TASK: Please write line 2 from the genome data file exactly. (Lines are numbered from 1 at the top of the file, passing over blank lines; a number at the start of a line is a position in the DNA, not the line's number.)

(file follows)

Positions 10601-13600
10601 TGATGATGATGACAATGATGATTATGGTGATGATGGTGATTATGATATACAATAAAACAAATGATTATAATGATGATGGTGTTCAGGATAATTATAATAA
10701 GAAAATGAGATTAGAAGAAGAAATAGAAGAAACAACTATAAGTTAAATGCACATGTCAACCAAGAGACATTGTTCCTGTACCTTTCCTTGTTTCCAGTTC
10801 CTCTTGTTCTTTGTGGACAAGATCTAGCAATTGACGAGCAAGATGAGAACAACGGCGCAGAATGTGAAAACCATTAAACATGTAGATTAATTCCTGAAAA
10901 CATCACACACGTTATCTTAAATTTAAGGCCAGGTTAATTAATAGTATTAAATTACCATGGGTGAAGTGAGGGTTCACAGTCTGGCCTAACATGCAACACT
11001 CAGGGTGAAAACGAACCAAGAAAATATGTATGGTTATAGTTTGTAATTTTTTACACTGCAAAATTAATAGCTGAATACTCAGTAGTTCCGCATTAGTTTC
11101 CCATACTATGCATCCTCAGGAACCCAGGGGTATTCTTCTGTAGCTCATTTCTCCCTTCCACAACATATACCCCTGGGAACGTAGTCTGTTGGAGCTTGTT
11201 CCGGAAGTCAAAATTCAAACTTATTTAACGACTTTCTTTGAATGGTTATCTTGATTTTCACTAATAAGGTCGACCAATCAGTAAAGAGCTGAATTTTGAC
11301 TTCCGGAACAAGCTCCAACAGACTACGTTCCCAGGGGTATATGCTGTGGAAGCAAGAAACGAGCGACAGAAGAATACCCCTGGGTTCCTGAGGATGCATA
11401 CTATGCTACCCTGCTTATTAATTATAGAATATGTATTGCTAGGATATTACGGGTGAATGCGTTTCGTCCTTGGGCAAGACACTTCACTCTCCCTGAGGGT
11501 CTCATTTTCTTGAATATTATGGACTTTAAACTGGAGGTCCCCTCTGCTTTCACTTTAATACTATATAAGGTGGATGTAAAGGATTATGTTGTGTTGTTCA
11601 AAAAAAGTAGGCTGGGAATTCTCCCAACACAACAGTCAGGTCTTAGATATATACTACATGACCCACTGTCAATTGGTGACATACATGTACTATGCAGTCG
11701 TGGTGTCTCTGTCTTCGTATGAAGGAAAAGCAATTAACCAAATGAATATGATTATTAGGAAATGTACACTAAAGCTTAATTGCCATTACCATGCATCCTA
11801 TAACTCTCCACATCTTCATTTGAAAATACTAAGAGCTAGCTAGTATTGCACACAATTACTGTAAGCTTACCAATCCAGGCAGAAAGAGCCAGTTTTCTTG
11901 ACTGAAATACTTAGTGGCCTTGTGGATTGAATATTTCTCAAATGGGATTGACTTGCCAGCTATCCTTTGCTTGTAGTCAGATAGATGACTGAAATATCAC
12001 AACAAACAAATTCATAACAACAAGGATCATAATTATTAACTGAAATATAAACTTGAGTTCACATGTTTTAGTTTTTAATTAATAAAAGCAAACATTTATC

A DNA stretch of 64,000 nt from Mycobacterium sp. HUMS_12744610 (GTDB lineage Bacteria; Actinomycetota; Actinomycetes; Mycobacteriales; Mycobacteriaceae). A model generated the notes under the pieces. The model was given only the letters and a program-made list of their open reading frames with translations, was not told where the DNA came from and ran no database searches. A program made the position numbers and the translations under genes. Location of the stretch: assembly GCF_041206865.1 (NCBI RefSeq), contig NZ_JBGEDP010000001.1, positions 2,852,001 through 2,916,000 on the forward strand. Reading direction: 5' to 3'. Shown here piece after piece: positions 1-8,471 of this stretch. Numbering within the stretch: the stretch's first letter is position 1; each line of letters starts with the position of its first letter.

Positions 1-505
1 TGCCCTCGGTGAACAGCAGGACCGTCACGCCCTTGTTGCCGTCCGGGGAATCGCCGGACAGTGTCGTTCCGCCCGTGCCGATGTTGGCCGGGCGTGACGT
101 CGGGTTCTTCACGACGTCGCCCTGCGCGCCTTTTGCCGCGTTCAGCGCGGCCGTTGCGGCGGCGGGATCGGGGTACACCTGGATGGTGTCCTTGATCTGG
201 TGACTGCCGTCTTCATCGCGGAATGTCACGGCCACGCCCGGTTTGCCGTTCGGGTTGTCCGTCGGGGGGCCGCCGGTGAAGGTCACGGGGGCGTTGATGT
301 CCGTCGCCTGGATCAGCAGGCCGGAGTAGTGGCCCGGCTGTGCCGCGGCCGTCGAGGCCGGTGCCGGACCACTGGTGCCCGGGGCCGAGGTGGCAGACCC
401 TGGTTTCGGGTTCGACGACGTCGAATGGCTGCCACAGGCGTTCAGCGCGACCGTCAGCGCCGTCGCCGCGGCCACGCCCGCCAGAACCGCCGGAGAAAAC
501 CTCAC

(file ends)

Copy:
10601 TGATGATGATGACAATGATGATTATGGTGATGATGGTGATTATGATATACAATAAAACAAATGATTATAATGATGATGGTGTTCAGGATAATTATAATAA